The death of the nation’s 16th largest bank was both swift and shocking and the events of the past few days as it relates to the bank run that went down at Silicon Valley Bank (SVB) has implications for both policy and markets. There are few knowns so far and plenty of unknowns. What is known is that SVB was in business last Wednesday and today is not. Unsecured creditors and equity holders at SVB have experienced permanent loss but the Fed stepped in over the weekend (as expected) and backstopped deposits of all shapes and sizes. Here are the three questions I have gotten the most the past few days:
What happened to SVB?
Classic textbook bank run in which approximately 30% of deposits were demanded back last Wednesday. SVB had about $200 billion in assets (mostly US treasuries and mortgages) and approximately $150 billion in deposits. SVB has an abnormally large exposure to the tech/venture capital world. Funding in that world has become more difficult in the past 6-9 months and deposits, once thought permanent, quickly became a lot less so. SVB has been leaking deposits for the past few quarters but the demand for +$40 billion in deposits last Wednesday led to forced selling of UST, which were already in an unrealized loss position. SVB management compounded the problem by a factor of a gazillion by hosting a terrible conference call for investors and announcing a $1.8 billion capital shortfall without a plan to address such. Announcing big problems without a plan isn’t a good idea. The entire tech world went to Twitter and all rushed to withdraw funds immediately. Demand deposits could not be met, and the FDIC took over on Friday. When the tech world cries about layoffs from this whole saga, please ignore such. The tech industry cut off their nose to spite their face. They caused the run on SVB and used social media as a weapon of mass destruction.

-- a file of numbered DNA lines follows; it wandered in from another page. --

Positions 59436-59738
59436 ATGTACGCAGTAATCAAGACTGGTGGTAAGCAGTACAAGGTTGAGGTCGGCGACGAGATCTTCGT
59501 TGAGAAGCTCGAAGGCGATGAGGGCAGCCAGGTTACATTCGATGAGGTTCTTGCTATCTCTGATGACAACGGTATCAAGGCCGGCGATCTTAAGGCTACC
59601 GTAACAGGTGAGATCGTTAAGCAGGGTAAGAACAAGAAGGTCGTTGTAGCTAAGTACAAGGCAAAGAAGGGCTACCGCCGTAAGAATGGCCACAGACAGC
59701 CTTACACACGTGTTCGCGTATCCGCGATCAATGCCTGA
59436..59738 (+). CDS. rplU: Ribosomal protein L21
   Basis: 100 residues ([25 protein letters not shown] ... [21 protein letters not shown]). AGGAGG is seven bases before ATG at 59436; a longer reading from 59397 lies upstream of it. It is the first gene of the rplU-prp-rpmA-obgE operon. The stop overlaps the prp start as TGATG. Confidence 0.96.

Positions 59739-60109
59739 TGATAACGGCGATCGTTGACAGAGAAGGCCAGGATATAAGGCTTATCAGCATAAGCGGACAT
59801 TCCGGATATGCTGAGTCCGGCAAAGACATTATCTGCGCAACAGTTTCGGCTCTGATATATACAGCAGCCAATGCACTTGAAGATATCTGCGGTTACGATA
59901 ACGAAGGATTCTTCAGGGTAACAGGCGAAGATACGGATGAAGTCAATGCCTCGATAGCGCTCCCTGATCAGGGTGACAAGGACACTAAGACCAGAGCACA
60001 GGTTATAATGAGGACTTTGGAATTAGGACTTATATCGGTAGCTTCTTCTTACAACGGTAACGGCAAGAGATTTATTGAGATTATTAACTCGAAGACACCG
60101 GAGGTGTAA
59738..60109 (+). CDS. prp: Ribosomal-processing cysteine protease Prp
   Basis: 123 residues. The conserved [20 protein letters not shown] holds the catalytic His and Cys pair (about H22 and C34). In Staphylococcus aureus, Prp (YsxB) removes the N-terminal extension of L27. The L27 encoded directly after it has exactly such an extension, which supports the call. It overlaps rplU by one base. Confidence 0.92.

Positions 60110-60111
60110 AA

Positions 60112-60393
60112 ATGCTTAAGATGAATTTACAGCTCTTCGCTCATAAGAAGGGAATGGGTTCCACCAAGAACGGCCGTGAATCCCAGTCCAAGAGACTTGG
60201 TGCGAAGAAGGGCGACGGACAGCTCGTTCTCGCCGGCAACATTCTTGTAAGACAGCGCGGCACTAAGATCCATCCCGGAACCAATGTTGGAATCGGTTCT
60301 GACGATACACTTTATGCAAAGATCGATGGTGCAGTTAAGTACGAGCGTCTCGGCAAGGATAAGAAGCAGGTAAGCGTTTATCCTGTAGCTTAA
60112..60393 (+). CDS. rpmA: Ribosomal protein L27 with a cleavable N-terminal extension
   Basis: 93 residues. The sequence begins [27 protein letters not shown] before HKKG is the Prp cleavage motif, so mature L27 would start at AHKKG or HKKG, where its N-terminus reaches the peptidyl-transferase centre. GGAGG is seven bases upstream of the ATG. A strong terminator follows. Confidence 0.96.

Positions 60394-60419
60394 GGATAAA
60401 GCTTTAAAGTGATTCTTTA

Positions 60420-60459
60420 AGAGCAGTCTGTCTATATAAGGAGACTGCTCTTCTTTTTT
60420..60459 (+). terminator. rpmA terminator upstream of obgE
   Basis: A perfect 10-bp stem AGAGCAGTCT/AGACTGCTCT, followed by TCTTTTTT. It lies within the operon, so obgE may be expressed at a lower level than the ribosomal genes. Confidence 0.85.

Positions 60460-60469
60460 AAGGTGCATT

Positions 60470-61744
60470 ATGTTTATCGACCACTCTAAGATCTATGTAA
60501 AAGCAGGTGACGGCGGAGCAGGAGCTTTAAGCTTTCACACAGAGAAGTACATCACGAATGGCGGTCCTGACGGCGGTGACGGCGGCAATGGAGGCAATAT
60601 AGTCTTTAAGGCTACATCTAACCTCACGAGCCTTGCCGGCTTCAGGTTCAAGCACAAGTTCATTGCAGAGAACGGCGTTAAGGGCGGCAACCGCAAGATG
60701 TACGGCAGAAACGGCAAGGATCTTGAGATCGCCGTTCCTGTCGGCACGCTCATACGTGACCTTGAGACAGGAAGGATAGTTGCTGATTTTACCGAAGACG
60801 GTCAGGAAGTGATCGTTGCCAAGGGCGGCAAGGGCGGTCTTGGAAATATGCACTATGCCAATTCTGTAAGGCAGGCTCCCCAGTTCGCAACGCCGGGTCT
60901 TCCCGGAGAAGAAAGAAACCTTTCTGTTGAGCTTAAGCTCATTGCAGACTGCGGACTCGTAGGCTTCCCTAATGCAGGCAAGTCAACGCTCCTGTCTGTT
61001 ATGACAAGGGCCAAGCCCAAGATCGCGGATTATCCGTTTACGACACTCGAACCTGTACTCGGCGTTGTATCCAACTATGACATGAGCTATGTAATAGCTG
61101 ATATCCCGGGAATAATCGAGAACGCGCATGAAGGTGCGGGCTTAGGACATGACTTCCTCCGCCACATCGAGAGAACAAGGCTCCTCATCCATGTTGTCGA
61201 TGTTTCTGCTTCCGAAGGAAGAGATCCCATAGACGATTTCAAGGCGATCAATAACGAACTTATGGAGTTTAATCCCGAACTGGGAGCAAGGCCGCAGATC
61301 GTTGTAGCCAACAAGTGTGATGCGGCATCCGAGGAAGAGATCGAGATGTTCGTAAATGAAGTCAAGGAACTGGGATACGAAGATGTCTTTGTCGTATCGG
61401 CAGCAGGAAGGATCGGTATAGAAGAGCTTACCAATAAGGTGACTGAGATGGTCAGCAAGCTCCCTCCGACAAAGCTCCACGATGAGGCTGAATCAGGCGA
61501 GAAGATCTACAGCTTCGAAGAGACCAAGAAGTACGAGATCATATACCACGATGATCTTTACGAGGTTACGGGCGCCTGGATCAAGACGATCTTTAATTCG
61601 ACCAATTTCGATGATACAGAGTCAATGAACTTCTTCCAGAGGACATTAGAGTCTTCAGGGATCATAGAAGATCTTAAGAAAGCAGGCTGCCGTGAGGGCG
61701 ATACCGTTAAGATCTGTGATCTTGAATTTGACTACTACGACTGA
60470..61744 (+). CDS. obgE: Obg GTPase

Source: Company filings (quarterly), California regulators, March 9, 2023
Is the Fed now guaranteeing all deposits, even those in excess of FDIC insurance limits?